• Instead, being a 2011 slacktivist enables people to support many causes with the limited time available – spreading the love, the volunteering and the donations around the sector.  Perhaps we could just acknowledge this support for what it is and do what we can to maintain and nurture it at this (or slightly higher) levels without assuming this is just the first step to greater things?

Drawing on my own experience, I work with lots of charities and support several others but I can’t be a traditional activist for all of them.  In fact, I’m equally passionate about each of the causes I support and wouldn’t be prepared to sacrifice several of them in order to free up sufficient time to stand in front of the proverbial tank for just one charity.

I’m a serial slacktivist trying to help multiple charities effect changes that I think are important.  Technology helps the charities keep me involved and gives me the opportunity to promote them in turn.  Slacktivism is actually empowering me to do more good than I could have done 10 years ago and right now it suits my lifestyle.

If the number of charity retweets, Facebook likes and bracelets being worn are any measure at all, then I’m not alone.  Perhaps it’s time for us to rethink what we expect when we talk about engaged supporters and acknowledge that one size of support does not fit all?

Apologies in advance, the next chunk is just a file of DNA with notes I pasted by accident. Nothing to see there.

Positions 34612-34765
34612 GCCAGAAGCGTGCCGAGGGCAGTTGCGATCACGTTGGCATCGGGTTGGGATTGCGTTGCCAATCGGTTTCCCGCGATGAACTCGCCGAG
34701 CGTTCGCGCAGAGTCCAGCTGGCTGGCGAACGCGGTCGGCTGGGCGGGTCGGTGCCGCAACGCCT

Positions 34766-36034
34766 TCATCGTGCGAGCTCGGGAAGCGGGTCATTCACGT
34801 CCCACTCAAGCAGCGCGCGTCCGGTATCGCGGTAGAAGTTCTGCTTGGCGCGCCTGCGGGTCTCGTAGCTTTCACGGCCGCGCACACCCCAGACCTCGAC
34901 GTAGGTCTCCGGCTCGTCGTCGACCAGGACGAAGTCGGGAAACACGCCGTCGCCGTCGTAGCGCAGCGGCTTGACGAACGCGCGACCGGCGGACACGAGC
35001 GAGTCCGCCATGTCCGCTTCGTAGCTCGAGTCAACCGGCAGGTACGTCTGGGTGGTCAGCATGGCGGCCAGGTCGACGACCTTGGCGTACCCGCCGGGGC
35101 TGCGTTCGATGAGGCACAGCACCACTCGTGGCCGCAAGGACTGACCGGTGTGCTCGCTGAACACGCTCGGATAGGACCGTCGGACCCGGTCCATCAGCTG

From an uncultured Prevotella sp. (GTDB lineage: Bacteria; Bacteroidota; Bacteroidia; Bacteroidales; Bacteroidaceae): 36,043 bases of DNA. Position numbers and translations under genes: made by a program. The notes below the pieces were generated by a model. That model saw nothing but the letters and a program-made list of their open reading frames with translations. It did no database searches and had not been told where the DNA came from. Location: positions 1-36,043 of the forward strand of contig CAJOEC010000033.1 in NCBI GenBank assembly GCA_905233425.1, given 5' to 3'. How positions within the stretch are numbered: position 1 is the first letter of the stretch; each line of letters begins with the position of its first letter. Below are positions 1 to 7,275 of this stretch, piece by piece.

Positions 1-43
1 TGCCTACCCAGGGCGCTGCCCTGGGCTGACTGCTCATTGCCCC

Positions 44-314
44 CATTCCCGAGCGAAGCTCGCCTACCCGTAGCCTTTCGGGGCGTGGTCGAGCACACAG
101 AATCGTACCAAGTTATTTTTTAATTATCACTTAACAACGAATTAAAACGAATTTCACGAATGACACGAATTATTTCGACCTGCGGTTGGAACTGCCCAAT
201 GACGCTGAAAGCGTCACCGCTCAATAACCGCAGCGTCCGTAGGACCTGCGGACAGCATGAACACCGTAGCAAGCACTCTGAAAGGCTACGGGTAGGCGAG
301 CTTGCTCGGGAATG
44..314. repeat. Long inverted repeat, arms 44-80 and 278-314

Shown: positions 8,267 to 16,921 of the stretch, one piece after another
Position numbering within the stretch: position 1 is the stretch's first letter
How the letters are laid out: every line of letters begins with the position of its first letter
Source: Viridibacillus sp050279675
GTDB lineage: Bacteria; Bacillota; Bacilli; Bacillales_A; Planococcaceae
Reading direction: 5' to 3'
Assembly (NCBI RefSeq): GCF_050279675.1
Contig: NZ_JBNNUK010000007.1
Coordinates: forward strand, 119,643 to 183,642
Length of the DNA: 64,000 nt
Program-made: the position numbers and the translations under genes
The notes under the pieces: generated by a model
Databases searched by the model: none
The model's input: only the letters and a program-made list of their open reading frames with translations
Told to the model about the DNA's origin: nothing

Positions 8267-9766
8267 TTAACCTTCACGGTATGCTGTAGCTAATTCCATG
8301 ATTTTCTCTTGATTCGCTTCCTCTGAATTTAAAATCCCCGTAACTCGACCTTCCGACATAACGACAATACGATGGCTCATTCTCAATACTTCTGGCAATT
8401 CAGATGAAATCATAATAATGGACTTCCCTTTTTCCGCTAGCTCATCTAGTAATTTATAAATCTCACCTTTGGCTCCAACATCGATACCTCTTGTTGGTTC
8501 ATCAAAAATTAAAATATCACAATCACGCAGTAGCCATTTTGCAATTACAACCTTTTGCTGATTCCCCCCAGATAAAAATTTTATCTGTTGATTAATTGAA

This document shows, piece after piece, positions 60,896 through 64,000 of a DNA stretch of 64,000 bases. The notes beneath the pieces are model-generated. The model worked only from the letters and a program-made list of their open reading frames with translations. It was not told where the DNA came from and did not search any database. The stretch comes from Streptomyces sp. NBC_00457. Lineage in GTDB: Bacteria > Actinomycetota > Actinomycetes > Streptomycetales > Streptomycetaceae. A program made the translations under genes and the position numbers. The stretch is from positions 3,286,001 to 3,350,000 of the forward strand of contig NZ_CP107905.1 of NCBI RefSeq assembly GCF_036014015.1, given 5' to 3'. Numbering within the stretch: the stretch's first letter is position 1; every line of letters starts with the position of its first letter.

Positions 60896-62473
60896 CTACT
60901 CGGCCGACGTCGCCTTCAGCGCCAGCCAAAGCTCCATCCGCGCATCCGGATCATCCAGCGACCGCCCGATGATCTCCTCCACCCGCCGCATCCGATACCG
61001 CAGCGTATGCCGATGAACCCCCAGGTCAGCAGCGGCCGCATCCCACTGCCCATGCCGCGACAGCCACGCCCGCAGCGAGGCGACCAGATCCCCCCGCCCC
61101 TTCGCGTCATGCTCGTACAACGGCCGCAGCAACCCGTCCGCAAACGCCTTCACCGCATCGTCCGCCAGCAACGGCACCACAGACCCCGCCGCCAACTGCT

(Slacktivist T-shirt image from http://www.zazzle.co.uk)

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4 Comments leave one →
  1. 22/02/2011 9:42 am

    Kevin, absolutely loving this blog! Up with the Slacktivists!! I am like you, support a number of causes in different ways. I used to support two charities via payroll giving, because they are close to my heart, but only one of them I did a 5k for, because essentially I don’t have the energy to run more than one race a year!

    I volunteer with one charity, but I spend quite a lot of time retweeting and liking another. I will also support and re-tweet friend’s fundraising efforts on social media platforms.

    And now I campaign against the closure of an outdoor sports centre near me. Are my efforts appreciated by the charities I work with! I blimmin hope so!

    It was only through buying a cake at a cake sale aged 11 for Children in Need that I got switched on to charity – and who said buying cakes was slacktivist!!

  2. 25/02/2012 11:53 pm

    I wouldn’t consider both you and Samantha Sparrow to be slackivists. You two are volunteering and donating to charities. Of course you can’t actively participate in every single charity, but you still promote them and that’s a good thing.

    The problem starts when people wear bracelets, pink shirts, etc… but don’t collect donations or refer others to charity. The only message those people are sending is “do what I do, wear pink”. To me that’s slackivism.

    • 28/02/2012 12:49 pm

      Thanks for your thoughts – they’re very welcome.

      I’m not sure people wearing bracelets is ‘a problem’ for charities as they do generate useful funds to enable the charities concerned to deliver more of the good work they do. But I do agree that it would certainly help if we could all talk about the charities we support and perhaps encourage others to do so too…